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Supreme Court's Hobby Lobby Ruling Yields Polarized Debate


Now let's get one more perspective on a deeply polarized debate, a debate set off by this week's Supreme Court ruling in a case brought by the craft store chain Hobby Lobby. The court found that some business owners with religious objections to contraceptives cannot be required to provide them to their employees with their health insurance plans. But does that ruling end there? Our Steve Inskeep digs deeper into what's fueling this debate.


The polarization started with the court opinions. Justice Samuel Alito argued that majority decision was very narrow and carefully tailored. Justice Ruth Bader Ginsburg said the decision opens the door to other challenges to federal rules. To see where we really are, we've reached out to Thomas Berg at the University of St. Thomas School of Law in Minneapolis. Welcome to the program, sir.

THOMAS BERG: Thank you. Glad to be here.

INSKEEP: Is this ruling likely to limit women's access to contraceptives in some way?

BERG: Well, if you look at both the majority opinion and especially Justice Kennedy's concurrence, they both focus on the fact that there is already a mechanism in place whereby employers can object to providing contraception, but women still get the contraception provided through the insurer.

INSKEEP: Oh, this was the mechanism that was used for religious nonprofits. They already had an alternative, and so now the suggestion of the court is that other employers could ask the government to provide them the same alternative.

BERG: That's right; the suggestion is if it worked for the nonprofit employers, it can also work for the for-profit employers. This is not ultimately a case about whether women should be able to get access to contraception or not. It's about who's going to fund it.

INSKEEP: I want to make sure that we follow the competing interests here because the court acknowledges the government has a significant interest in providing health insurance in a uniform way. Of course the other interest is a religious interest, the religious objection of the employer. Justice Samuel Alito, in deciding whose interest wins, applied a test of sorts, a phrase that he got out of a law from the 1990s. Can you explain that?

BERG: Yes, the key phrase the court used is that the government has to show it has a compelling interest in burdening religious freedom, and it has to do so by the least restrictive means. The Religious Freedom Restoration Act was statute - allows you to raise a claim. Of course we know from looking at other lawsuits that people can raise claims, and that doesn't mean that they will succeed. What the court held pretty firmly is that for-profit corporations are not barred from raising claims.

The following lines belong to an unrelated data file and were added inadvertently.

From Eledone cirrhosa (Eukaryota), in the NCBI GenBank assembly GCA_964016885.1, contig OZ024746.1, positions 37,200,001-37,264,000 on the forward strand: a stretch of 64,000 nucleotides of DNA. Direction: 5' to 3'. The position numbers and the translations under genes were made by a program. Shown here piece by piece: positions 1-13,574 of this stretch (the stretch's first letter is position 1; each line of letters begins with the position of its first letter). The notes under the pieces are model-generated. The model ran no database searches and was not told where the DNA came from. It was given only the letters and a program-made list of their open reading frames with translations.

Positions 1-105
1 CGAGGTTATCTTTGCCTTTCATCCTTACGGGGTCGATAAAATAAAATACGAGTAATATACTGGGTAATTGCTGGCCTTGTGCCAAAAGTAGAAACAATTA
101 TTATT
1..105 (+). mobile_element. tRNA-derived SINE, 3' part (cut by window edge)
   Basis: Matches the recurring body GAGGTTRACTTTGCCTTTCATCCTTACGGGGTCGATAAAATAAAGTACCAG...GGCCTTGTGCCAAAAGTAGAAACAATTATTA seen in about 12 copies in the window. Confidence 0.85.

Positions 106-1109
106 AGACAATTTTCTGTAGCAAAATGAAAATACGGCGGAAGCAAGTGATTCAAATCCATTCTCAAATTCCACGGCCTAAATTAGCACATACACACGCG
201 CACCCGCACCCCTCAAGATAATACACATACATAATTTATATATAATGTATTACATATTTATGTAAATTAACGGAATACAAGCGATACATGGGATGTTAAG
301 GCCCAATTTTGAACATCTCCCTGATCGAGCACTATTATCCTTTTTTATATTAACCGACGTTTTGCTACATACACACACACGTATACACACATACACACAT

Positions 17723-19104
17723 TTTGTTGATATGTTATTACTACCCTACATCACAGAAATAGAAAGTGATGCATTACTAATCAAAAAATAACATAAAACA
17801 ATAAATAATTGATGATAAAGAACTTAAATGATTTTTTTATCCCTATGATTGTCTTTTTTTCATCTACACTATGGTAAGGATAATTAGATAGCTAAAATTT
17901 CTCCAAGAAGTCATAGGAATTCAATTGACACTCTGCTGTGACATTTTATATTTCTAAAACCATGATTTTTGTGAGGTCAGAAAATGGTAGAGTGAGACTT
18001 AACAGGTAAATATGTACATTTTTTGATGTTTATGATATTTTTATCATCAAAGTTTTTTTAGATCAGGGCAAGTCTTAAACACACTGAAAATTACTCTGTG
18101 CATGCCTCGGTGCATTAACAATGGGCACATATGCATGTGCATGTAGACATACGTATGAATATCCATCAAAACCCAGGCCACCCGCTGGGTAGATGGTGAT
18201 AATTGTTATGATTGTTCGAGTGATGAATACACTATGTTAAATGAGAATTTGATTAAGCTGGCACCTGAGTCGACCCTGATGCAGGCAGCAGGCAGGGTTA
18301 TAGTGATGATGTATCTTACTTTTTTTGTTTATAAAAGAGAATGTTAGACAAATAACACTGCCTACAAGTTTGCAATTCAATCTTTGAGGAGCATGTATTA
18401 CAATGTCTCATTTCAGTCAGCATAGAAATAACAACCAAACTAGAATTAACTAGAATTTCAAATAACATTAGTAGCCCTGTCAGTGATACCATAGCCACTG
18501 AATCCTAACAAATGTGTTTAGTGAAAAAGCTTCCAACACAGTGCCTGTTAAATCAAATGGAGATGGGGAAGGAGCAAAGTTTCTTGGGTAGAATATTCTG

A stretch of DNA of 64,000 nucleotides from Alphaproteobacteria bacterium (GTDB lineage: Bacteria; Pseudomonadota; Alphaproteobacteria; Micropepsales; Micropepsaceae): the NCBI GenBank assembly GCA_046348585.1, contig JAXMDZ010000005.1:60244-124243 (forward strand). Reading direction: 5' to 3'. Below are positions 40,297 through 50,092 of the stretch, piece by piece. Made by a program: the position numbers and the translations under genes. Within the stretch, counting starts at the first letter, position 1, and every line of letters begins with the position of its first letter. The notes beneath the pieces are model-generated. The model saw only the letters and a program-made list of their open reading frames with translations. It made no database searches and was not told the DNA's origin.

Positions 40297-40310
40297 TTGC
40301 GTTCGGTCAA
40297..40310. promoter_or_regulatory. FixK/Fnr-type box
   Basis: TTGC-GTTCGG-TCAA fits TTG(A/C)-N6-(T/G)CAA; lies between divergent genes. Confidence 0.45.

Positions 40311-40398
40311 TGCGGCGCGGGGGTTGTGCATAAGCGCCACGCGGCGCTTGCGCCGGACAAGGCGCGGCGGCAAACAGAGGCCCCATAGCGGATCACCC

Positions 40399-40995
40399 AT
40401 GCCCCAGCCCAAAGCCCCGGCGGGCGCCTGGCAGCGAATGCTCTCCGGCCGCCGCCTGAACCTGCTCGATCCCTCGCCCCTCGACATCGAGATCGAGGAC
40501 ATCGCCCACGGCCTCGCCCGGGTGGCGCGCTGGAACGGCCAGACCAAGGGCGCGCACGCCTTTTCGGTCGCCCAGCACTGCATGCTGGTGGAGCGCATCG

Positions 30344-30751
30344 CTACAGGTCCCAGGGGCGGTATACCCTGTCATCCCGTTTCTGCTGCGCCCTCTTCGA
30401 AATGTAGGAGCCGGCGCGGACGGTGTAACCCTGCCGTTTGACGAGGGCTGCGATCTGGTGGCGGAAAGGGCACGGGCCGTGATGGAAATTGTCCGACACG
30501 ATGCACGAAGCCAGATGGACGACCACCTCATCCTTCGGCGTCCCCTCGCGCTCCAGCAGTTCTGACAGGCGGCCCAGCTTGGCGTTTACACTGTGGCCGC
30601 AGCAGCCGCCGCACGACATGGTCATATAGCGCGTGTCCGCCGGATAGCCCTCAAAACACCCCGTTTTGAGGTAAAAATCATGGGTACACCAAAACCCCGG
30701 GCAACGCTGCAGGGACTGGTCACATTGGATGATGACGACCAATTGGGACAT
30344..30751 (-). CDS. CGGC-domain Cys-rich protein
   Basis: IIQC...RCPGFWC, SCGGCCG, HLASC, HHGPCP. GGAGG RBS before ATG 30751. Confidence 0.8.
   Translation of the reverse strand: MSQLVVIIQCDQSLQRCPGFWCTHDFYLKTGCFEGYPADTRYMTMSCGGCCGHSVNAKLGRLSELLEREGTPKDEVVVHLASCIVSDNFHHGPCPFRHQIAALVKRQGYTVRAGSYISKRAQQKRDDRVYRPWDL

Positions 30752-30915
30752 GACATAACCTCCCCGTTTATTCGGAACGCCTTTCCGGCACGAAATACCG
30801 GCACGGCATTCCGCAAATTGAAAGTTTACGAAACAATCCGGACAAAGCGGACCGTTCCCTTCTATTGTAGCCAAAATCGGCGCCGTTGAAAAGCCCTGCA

INSKEEP: Now, Justice Ruth Bader Ginsburg, in her dissent, raises or refers to some actual past court cases and wonders if they might apply in similar cases. For example, there was a case of a restaurant owner who did not want to serve black patrons because of a religious objection to desegregation. Is it possible that someone in a case like that could apply Samuel Alito's test - Justice Alito's test and say, look, you need to find a less restrictive alternative for me to deal with your desegregation law?

BERG: Alito in the majority opinion expressly cuts off that option and says that there is a compelling interest in preventing racial discrimination, given the history of our country - a civil war, Jim Crow. That's a direct answer to Justice Ginsburg's hypothetical there. Now...

INSKEEP: But wait a minute - but wait a minute because Justice Alito acknowledged that even in the contraception case, the government has a compelling interest. He says, I don't question that, but I still rule against the government because I think they can come up with a less restrictive alternative.

BERG: Yeah...

INSKEEP: Why wouldn't someone say to the government, come up with a less restrictive alternative for me to deal with black people?

BERG: Sure, that's a fair question. The court says discrimination cases are categorically different than this kind of funding of employee insurance, where again the question is, who is going to pay for it? And if the insurance can be provided by someone else, then there is indeed no harm to the employees. There are some cases out there about wedding photographers and same-sex weddings. I think those cases will continue to be litigated. This - the Hobby Lobby decision does clearly say that a for-profit business can raise religious freedom claims. Under the compelling interest standard, which has been applied in previous cases, no one has ever come close to winning on a claim that they could refuse to serve anyone in a restaurant. So, yes, there will be other cases, but I don't think we're going to see the parade of horribles that Justice Ginsburg talked about. The Religious Freedom Restoration Act has been on the books for 20 years, and there are very few claims by business corporations. So if that didn't happen over the last 20 years, when those cases could have been brought, I don't think Hobby Lobby is going to make a huge difference.

INSKEEP: Thomas Berg at the University of St. Thomas. Thanks very much.

BERG: Thanks, Steve.

MONTAGNE: You're listening to MORNING EDITION from NPR News. Transcript provided by NPR, Copyright NPR.

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